Dark chocolate may lower stress hormone levels

Under the “it sounds too good to be true” category, comes a new study, concluding that “a dose of dark chocolate could cheer you right up by lowering your stress hormone levels.” The study is published online in the October issue of the Journal of Proteome Research.

HealthDay reported that after following 30 “volunteers who said they were highly stressed,” researchers found that “a daily consumption of 40 grams [1.4 ounces split into two 0.7 ounce servings twice a day] during a period of two weeks is sufficient to modify the metabolism of healthy human volunteers” by helping “correct other imbalances in the body that are related to stress.”

Reuters reported, “The study . . . comes amid growing scientific evidence that antioxidants and other beneficial substances in dark chocolate may reduce risk factors for heart disease and other illnesses.”

The researchers said people with high anxiety traits had a distinct metabolic profile, and changes that occurred from eating dark chocolate showed up clearly after two weeks with reduced stress hormones and other stress-related biochemical markers.

But they said the study was small and further research was necessary — while nutrition experts were quick to add that chocolate is high in fat and too much can lead to weight gain issues.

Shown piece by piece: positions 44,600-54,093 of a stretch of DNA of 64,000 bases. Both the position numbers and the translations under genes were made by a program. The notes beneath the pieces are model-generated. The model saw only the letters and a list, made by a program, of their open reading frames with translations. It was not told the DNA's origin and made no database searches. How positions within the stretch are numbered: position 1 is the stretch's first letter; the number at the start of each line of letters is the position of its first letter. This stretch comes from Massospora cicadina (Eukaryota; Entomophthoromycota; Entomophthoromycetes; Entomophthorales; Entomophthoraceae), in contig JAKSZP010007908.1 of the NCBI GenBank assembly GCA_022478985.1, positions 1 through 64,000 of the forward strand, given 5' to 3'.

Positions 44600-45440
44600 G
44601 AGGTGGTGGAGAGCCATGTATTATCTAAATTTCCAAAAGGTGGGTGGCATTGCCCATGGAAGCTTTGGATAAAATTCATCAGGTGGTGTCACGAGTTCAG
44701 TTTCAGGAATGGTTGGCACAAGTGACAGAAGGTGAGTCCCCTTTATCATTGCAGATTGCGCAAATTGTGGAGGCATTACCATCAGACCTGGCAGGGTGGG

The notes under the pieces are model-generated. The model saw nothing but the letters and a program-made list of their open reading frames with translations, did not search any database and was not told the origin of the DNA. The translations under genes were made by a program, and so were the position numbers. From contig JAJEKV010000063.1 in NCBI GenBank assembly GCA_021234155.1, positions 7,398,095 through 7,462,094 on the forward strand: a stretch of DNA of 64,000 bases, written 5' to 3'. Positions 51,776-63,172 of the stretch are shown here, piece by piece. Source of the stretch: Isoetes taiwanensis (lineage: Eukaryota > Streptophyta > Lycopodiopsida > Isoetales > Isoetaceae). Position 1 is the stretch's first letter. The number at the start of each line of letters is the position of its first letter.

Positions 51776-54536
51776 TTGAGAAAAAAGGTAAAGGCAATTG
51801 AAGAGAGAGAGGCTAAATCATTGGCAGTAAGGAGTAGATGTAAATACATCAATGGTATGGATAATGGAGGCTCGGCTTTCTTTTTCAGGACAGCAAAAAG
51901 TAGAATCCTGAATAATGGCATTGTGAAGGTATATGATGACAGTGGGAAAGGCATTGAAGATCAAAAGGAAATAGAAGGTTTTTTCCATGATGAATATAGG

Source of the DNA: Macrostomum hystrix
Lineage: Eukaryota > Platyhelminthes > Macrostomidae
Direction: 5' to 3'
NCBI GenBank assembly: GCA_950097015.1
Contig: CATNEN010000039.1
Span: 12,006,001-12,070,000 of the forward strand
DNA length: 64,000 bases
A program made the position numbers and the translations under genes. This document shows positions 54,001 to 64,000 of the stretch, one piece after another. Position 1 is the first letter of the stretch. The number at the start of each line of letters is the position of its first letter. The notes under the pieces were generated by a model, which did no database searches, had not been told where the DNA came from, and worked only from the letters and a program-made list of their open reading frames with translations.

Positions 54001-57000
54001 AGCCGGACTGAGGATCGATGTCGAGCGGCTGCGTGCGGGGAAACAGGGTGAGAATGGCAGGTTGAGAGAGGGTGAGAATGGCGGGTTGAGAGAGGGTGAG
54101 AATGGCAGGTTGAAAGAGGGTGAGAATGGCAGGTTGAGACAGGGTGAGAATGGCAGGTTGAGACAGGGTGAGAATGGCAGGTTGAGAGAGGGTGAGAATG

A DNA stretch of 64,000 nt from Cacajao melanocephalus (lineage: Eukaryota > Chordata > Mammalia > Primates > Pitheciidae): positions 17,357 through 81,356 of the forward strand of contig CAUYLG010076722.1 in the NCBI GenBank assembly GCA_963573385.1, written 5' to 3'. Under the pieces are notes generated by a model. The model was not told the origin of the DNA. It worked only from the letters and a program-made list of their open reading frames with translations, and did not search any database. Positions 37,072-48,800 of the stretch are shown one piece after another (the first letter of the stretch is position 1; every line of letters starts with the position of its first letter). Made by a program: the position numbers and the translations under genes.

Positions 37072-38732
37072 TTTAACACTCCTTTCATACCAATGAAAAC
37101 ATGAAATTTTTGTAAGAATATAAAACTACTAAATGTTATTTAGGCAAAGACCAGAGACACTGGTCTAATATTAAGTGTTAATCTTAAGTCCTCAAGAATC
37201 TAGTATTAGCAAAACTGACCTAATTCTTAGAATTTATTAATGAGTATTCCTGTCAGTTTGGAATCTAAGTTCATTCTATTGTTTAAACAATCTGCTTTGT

HealthDay http://healthday.com/Article.asp?AID=633041 reported that “a dose of dark chocolate could cheer you right up by lowering your stress hormone levels,” according to a study published online in the Journal of Proteome Research.
After following 30 “volunteers who said they were highly stressed,” researchers found that “a daily consumption of 40 grams [1.4 ounces] during a period of two weeks is sufficient to modify the metabolism of healthy human volunteers” by helping “correct other imbalances in the body that are related to stress.”
Reuters http://www.reuters.com/article/lifestyleMolt/idUSTRE5AC0EJ20091113 reported, “The study, published online in ASC’s Journal of Proteome Research, comes amid growing scientific evidence that antioxidants and other beneficial substances in dark chocolate may reduce risk factors for heart disease and other illnesses.
The trial was performed on 30 people who were classified as having low or high anxiety. Researchers measured levels of stress hormones in blood and urine samples collected several times a day from the participants in the trial to measure metabolic changes.
The participants snacked on 20 grams of dark chocolate mid-morning and again as an afternoon snack.
The researchers said people with high anxiety traits had a distinct metabolic profile, and changes that occurred from eating dark chocolate showed up clearly after two weeks with reduced stress hormones and other stress-related biochemical markers.
But they said the study was small and further research was necessary — while nutrition experts were quick to add that chocolate is high in fat and too much can lead to weight issues.

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